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Logo of Phnom Penh Post newspaper Phnom Penh Post - CPP looks to hit opposition’s pocketbooks for parliamentary boycott

CPP lawmakers attend a session of parliament at the National Assembly in 2013, with the seats on the left vacant after the CNRP boycotted parliament.
CPP lawmakers attend a session of parliament at the National Assembly in 2013, with the seats on the left vacant after the CNRP boycotted parliament. Sreng Meng Srun

CPP looks to hit opposition’s pocketbooks for parliamentary boycott

Lawmakers who boycott meetings of the National Assembly or “insult and look down” on other MPs will have their salaries slashed and may be banned from future parliamentary meetings, according to a proposal made by the ruling CPP yesterday.

The proposal, made during a morning session of the assembly’s permanent committee, pointedly comes as the opposition CNRP considers ending a boycott of the body announced after armed police tried to arrest deputy opposition leader Kem Sokha on May 26.

The CPP’s proposed rules change specifies that lawmakers can only be absent from meetings of the parliament, its permanent committee or its specialist committees with the express permission of National Assembly President Heng Samrin.

“Lawmakers cannot be absent without approval of the president of the National Assembly. The president can allow a National Assembly member to stop for at most 15 days in one session,” the document says.

“To stop for longer than 15 days requires a request for approval from a plenary session of the Assembly,” it adds. “Lawmakers absent for more than five days in a row need a doctors’ note as evidence.”

“Lawmakers who are allowed to stop, and stop for longer than what is approved, must have their National Assembly salary cut for the days they stopped working beyond the permission,” it explains.

For lawmakers who fail to seek permission from Samrin and simply do not turn up when called, officials are instructed to “kick them out of meetings for 15 days” at first – and then for one month, if they still continue to “do wrong”.

It also says that “lawmakers who insult or look down, or create disputes, or threaten other lawmakers” will have their monthly salary cut by 50 percent, and have announcements of their errors posted in each commune of the province in which they were elected.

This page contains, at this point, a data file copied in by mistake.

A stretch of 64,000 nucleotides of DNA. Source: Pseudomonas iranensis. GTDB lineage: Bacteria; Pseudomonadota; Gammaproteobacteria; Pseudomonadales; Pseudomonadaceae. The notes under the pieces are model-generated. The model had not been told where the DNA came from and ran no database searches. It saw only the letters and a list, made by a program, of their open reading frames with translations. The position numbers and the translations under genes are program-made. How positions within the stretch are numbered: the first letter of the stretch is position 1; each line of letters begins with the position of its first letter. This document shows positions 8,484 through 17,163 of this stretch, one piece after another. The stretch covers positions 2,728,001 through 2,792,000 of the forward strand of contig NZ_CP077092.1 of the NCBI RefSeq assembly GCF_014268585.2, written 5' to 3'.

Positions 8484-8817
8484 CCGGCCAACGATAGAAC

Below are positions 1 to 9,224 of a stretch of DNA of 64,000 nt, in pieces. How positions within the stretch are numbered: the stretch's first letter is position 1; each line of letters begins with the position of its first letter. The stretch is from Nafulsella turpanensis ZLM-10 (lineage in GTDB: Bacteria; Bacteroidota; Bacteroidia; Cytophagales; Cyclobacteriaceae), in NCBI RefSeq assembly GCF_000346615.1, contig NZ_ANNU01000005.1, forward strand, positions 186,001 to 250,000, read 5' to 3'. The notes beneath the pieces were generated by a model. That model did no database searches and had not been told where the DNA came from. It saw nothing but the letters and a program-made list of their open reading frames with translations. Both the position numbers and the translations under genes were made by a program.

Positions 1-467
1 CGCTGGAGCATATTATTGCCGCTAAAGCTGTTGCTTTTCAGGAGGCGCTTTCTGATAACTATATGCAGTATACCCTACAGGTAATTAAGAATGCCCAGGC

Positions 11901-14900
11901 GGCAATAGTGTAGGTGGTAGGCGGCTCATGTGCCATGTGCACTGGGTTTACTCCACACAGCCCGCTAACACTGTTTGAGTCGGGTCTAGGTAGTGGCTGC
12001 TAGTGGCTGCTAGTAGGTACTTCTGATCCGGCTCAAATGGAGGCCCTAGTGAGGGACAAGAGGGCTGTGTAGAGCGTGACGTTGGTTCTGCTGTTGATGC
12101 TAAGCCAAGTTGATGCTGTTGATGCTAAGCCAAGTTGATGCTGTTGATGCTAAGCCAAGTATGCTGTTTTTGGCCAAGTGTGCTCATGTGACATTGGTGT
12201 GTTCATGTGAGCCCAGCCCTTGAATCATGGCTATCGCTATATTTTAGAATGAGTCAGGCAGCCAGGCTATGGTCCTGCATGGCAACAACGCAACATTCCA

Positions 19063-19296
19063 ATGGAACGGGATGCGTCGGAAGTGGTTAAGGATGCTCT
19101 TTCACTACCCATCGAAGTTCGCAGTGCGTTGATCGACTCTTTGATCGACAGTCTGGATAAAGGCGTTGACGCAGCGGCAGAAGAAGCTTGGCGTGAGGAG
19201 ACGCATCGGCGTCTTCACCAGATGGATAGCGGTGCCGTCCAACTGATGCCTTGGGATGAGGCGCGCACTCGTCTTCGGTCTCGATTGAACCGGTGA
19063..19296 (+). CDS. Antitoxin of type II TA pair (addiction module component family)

CNRP spokesman Yem Ponhearith, who attended the permanent committee meeting, said after the meeting that his party would oppose the new rules, pointing out that the assembly already had a complete set of its own internal regulations.

“There’s no need for any decision to add to the internal regulation that already states [the rules],” Ponhearith said, declining to comment on whether the CNRP would maintain its boycott or attend next month’s plenary sessions.

“We cannot say whether we will participate in the meeting or not. We will wait and see,” he explained. “Our policy is to resolve [the situation] in a peaceful and nonviolent way through the culture of dialogue that we had successfully implemented.”

CPP spokesman Sok Eysan yesterday left little doubt who the rules were directed towards, saying that the assembly’s internal regulations were created during a different time, and that the CNRP’s months of refusals to turn up in parliament required a new approach.

“The old regulations do not fit with the new situation,” Eysan said. “These regulations are to catch the bad people, and we have seen that the old regulations were never faced with these issues.”

“After we faced these issues, and could not solve them, we had to amend it in order to fit the new situation, and to make the National Assembly have clear discipline and full respect,” he said.

But Koul Panha, director of election watchdog Comfrel, said that lawmakers had the right to boycott parliament if they were unhappy with how it was being run, adding that he feared the penalties for “insulting or looking down” could be misused.

“How can you ask the National Assembly president [for permission] to boycott? It is a political right of the members of the parliament if they are unhappy with a particular decision,” Panha said. “How can criticism lead to cutting salary? Members of parliament are always blaming each other and criticising each other.

“It’s ridiculous. Their role is to speak and criticise each other, and maybe to make you unhappy.”

Yesterday’s permanent committee meeting also ruled that CNRP lawmakers Pin Ratana and Tok Vanchan cannot be prosecuted given their immunity, and forwarded a raft of judicial law reforms proposed by CNRP lawmakers to the parliament’s legislative committee.

Ratana and Vanchan have been accused in the “prostitution” case involving CNRP acting president Sokha, but the committee said they cannot be prosecuted because they were not caught red-handed in a crime.

CNRP chief whip Son Chhay, meanwhile, is seeking to have the justice minister removed from the Supreme Council of the Magistracy – the body that oversees the judiciary – to ensure judicial independence, and also to ban judges and prosecutors from joining political parties.

The proposed changes to controversial judicial laws passed by the CPP in 2014 have already been rejected by the ruling party this year, but Chhay said he was more hopeful of having a fair hearing this time. “It has been forwarded to the committee, so it seems they are taking it more seriously,” he said.

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